55 spray and foam.

But I wish I could hear the Inchcape Bell.”
Methinks, it seems to

, waves follow- They hear no sound, the swell * is strong; ing one another in Though the wind hath fallen, they drift * along, some general direc

Till the vessel strikes with a shivering shock : tion. Drift, the force of

Cried they, “It is the Inchcape Rock !” 60 the waves driving the ship onward.

Sir Ralph the Rover tore his hair,

He cursed himself in his despair ; *

The waves rush in on every side,
The ship is sinking beneath the tide.
But even in his dying fear
One dreadful sound could the Rover hear,

A sound as if with the Inchcape Bell,
Knell, the sound of a The fiends below were ringing his knell.*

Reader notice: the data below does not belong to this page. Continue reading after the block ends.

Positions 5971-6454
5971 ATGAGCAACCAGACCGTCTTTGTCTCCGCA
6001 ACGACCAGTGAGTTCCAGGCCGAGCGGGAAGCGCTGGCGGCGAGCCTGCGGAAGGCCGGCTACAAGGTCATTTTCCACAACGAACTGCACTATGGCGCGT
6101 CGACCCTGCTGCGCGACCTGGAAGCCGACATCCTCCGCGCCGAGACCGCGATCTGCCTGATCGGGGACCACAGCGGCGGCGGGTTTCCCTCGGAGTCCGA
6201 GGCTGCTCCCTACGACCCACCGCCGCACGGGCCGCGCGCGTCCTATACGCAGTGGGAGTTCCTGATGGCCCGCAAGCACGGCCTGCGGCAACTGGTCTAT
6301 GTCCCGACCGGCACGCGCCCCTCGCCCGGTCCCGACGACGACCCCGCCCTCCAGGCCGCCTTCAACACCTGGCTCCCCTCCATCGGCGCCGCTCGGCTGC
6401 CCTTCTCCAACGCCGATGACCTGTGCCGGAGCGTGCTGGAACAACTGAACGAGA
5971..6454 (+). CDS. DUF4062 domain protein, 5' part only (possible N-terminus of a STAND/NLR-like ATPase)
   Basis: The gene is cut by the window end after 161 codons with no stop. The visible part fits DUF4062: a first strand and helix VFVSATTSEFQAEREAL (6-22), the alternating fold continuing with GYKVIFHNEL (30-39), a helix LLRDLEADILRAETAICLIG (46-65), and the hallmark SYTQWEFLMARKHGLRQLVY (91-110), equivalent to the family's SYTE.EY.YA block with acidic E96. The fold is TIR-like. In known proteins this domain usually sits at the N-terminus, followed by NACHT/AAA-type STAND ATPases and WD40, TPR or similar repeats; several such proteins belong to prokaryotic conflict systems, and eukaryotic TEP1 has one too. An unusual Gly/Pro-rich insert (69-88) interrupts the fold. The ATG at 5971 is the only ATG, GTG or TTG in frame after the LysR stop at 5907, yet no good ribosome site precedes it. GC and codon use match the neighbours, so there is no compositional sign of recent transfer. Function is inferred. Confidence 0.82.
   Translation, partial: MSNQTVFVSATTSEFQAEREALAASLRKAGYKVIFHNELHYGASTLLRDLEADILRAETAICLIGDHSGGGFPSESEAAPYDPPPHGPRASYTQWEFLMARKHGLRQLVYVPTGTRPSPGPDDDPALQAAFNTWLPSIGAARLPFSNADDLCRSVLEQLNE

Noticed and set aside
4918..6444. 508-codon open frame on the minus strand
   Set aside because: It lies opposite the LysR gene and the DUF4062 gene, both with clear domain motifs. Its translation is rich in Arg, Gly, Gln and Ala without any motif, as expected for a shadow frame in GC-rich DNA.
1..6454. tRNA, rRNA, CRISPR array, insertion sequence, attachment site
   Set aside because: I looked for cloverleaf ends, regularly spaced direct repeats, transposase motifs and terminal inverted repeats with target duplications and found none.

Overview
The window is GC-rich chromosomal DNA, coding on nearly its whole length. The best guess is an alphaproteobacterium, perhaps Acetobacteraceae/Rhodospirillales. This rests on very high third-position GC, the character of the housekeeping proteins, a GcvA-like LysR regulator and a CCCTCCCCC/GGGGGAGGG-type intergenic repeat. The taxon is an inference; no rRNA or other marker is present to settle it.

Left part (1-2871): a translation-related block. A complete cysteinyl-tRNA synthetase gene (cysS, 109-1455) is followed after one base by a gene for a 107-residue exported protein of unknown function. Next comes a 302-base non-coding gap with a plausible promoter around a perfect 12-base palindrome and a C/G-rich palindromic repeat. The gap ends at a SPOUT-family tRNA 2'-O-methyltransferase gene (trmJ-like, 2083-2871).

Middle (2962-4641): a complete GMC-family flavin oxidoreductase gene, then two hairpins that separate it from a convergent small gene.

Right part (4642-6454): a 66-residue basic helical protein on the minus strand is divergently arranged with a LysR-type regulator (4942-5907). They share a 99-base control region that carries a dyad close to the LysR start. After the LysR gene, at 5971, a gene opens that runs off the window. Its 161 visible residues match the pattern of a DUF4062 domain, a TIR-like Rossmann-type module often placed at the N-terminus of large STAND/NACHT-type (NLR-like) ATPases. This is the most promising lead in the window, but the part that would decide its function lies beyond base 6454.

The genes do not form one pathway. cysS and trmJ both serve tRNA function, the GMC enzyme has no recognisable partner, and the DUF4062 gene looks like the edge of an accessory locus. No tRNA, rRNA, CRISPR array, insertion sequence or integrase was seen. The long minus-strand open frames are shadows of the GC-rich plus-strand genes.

bell rung at a person's
death or funeral,

before the moon itself



65 LUCY GRAY.-Wordsworth.

WILLIAM WORDSWORTH (1770-1850), a great English poet, was born at Cocker. mouth in Cumberland. He was educated at Cambridge. On the death of Southey in 1843, he was made Poet-Laureate. Chief poems : The Excursion, Lyricai Ballads, White Doe of Rylstone, and a very fine collection of Sonnets. OFT I had heard of Lucy Gray:

Lucy Gray: the inci.

dent on which this And, when I crossed the wild,*

poem is founded took I chanced to see, at break of day,

place near Halifax in The solitary * child.

Wild, unreclaimed

and uncultivated 5 No mate, no comrade * Lucy knew;

land, She dwelt on a wide moor, *

Solitary, alone, with

out company. The sweetest thing that ever grew

Comrade, friend, com-
Beside a human door !

Moor, an extensive

waste covered with You yet may spy the fawn * at play,

heath, IO The hare upon the green :

Fawn, the young of

a deer. But the sweet face of Lucy Gray,

Will never more be seen.

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Minster, the church
of a monastery, or one